With the sun shining and the bagged lunches packed, our campers journeyed to a variety of locations on Tripp Tuesday. Organized by Trip Director DeAnne Jones and executed by our staff members, your girls were all prepared for days (and evenings) packed with adventure and fun. Our youngest campers still have the sticky red residue of their strawberry picking excursion at Pineland Farms. SUBs had to hold back from revealing any spoilers from their time with Woody and Buzz after watching ‘Toy Story 4.’ Our Inter age groups spent some time soaking up the rays on Maine’s beaches before socials and an age group night out at the Sea Dogs game. Finally, our oldest campers had a real treat with a trip to Boston, partaking in an amusing scavenger hunt that took them around the city before dining in Kennebunkport. In the days that have followed, we’ve gone to the theater for our camper and counselor talent shows, swam in our first Big Team Swim Meet, and celebrated the Fourth of July’s past, present, and future thanks to our Inter Is. We are full speed ahead!
A few nights ago, a young first year camper came into the office for a birthday phone call. Eyes wide with the anticipation of speaking to the people whom she loves most, there was also a timid nature to her that is familiar with girls of all ages. I can recall with such precision the tears that would spring to my eyes upon hearing the voice of my parents, so close to my ears yet feeling so far away (and this was well into my Senior summers too!) That first phone call will be filled with details about bunkmates and their shiny sticker booklets, about the counselor who encouraged them while they took their waterski wake test, and about the cheers that echo in our dining halls… and this will make you grin from ear to ear. Yet, you may also feel your heart sink at the mention of homesick tears at night, an activity or game that didn’t go as well as she’d hoped, or a misunderstanding with a bunkmate. It’s natural that your voice elicits emotions both in reflecting on those key moments of triumph and disappointment. Thus, a snippet of their day becomes the story of the phone call. I think about that young camper who I stopped for a moment at the completion of her call. I asked how it had gone, and she flipped her thumbs up and then down quickly. I smiled and prompted a bit further, to which the girl responded emphatically, “It was fine, but it was just a lot. There’s so much to say… I’m really homesick, but I also do NOT want to go home.”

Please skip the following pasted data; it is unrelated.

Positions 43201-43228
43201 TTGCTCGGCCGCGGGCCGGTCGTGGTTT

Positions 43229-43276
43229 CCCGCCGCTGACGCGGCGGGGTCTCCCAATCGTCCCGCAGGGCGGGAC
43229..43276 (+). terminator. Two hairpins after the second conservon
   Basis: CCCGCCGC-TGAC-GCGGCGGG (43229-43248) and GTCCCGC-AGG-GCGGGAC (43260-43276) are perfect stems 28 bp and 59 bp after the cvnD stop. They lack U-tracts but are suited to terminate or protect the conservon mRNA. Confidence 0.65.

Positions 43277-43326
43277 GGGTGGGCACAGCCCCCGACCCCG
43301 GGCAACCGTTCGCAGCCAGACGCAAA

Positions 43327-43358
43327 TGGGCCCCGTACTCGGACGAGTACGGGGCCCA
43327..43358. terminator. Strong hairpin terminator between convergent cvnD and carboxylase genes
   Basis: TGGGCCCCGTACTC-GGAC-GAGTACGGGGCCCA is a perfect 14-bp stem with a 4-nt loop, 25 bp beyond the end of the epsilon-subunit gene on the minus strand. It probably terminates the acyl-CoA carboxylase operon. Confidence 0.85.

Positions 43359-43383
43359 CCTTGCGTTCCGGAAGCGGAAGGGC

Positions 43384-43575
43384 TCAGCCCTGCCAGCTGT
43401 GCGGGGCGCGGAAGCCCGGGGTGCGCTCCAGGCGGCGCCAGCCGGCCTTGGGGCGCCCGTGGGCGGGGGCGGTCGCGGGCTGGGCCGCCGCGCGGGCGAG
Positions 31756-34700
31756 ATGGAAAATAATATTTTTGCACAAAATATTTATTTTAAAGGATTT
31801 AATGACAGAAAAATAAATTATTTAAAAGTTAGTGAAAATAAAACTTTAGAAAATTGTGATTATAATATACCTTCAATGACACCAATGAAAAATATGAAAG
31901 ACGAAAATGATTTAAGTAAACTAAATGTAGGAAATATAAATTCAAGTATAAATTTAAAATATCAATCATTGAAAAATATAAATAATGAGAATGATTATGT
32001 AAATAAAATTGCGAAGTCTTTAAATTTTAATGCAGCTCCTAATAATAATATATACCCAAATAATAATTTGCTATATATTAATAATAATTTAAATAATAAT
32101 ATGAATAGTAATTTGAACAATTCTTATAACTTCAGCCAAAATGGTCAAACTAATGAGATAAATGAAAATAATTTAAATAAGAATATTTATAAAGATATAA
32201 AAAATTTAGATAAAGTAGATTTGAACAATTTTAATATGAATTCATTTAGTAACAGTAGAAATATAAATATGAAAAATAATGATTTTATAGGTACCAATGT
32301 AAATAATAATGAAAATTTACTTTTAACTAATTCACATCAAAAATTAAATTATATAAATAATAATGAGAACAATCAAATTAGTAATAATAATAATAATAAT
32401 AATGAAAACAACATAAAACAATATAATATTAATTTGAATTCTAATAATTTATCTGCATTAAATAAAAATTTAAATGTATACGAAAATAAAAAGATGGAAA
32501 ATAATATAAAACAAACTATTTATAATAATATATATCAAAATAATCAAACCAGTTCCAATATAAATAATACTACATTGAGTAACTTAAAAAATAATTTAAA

Whether answering that phone call or parsing through the words of a letter, it is difficult to hear your child go through disappointment without you by their side. It is natural that you might be tempted to feel the need to ‘rescue’ your child, to ease those nerves, to dry those tears. Yet there is something to be said about the long-term goal of resilience and learning to navigate these tribulations. We work very hard here at camp to help your daughters build problem solving and communication skills, to advocate for their voice in moments of conflict, and to build a sense of grit towards challenging tasks. Oftentimes by the time you’ve received your letters, or half an hour after the phone call has concluded, your child has resolved the issue with the help of a friend or counselor. We are here to provide your daughter with the love and support she needs, and we are committed to keeping you in the loop as well. Though we love our Tripp Tuesdays, we recognize that the greater journey that she is experiencing is the one that camp provides her.